In spite of the voices of sceptics, their disbelief not so much the fact that we have entered the age, but that it is golden, it would be naiveté of a disturbing kind that the country keeps walking into an age unbeknown to the best of its talent.
And that as it enters, it does so armed with no more than an infantile curiosity. The optimists for their part, who have become the wise men and women of our day, argue that it is not only an age, but a golden one, bolstered as they are by scientific evidence well nigh impossible to controvert.
Perhaps the glitter of the age may not be for the people themselves, but it certainly is for those wise enough to take advantage of a broken system, an indecisive political leadership and a porous policy framework designed to benefit the unscrupulous.
The Brulpadda find is a significant find, especially for a country not renowned for proven reserves of hydrocarbon deposits.
Nestled 275km south of Mossel Bay, Brulpadda commands a 19000 square kilometre heft. So important is the 57 metres of gas find struck at 3 633m of subsea depth that not even reporters are sure how to accurately describe it.
Is it gas or condensate or even crude oil occurring with casing head gas? This inability of description stems from the fear of over-exaggerating the find or misdescribing it. This could just as well be a stroke of marketing genius intended to keep the public and politicians curious, which imprecision could provide leverage to the discoverers when the time to negotiate with the South African Revenue Service comes to call. Yet Brulpadda is important for more other unpronounced reasons. It’s optics. The “bullfrog”, an approximated translation of brulpadda, has powerful neighbours: Exxon Mobil and ENI of Italy.
It would be difficult not to expect a spirited work plan to confirm the respective deposits of these giants, considering their proximity to a bullfrog groaning under the weight of one billion barrels of condensate. This would attract the attention of global investment capital, rig deployment and the attraction of specialised human capital.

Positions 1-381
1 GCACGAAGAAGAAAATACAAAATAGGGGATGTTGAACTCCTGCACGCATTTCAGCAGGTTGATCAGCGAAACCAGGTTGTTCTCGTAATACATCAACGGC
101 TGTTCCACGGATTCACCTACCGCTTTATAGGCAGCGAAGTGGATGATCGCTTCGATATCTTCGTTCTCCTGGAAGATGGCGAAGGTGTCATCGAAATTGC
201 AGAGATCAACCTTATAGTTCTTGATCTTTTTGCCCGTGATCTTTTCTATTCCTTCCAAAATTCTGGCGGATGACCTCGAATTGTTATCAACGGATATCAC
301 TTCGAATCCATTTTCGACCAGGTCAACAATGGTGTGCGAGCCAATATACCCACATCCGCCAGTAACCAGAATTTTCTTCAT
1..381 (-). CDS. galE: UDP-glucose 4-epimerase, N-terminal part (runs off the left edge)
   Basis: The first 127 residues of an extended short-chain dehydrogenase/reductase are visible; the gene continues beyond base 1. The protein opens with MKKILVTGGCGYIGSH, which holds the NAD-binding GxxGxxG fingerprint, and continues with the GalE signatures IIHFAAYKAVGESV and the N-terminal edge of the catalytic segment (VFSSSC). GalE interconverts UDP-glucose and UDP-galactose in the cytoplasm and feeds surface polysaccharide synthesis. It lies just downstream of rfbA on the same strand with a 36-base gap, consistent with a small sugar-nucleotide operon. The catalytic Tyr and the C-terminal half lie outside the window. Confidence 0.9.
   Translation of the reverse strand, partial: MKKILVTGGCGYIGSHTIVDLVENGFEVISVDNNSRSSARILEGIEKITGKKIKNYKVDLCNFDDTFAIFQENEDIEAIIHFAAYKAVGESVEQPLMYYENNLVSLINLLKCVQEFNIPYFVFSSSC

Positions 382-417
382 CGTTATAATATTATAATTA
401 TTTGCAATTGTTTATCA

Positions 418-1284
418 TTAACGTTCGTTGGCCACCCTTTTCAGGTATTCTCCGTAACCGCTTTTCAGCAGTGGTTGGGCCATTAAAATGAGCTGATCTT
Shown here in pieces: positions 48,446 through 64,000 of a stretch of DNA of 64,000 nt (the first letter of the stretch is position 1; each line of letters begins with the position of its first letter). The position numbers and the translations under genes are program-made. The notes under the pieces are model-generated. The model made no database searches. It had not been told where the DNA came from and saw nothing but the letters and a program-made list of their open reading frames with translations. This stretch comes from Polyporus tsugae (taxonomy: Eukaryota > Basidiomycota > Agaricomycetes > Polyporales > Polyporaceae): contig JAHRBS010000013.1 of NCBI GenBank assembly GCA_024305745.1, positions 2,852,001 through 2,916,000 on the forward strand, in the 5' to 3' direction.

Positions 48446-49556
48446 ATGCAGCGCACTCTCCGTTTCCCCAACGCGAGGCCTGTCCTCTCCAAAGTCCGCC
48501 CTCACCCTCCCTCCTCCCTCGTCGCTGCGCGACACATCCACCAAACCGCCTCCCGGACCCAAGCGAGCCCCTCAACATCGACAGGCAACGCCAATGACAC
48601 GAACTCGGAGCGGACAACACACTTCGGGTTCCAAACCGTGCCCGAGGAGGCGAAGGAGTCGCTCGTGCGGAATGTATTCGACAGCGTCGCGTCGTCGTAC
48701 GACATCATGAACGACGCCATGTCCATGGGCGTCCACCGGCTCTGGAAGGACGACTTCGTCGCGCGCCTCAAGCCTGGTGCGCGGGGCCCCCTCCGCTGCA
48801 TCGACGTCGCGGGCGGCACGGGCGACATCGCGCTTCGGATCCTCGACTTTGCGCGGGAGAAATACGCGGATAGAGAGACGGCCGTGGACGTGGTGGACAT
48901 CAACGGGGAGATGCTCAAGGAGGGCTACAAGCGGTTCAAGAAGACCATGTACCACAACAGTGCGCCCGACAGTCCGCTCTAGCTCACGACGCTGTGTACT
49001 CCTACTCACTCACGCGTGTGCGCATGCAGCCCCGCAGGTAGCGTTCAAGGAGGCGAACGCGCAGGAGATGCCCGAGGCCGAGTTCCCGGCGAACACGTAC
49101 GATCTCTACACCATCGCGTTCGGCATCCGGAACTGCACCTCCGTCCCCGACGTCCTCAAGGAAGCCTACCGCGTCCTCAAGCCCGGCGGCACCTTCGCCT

The opening of an oil and gas province offshore would invite South Africa into the secretive debate of oil and gas politics hitherto inaccessible to it.
The country’s missed opportunities are often deliberately authored for our own enjoyment and in satiation of our obsessive tolerance to self-inflicted pain. There could be other reasons, but they remain obscure.
The ruling party and the political weight it portends, can easily promote and execute informed and well researched policy choices.
Whether or not they will, is an uncomfortable moot point and is dependent on a number of factors in constant flux.
The point of explaining commences where the minerals and energy were combined as the same government department mandated to champion a number of empowering legislative initiatives.
They proceeded from the assumption that power and discretion will infer from an undisputed source of statutory singularity.
When they were split, there were no legislative adjustments provided to accommodate the severing of these Siamese twins.
The surgical inelegance of this political operation has resulted in a severe haemorrhaging of discretionary capabilities of both creations.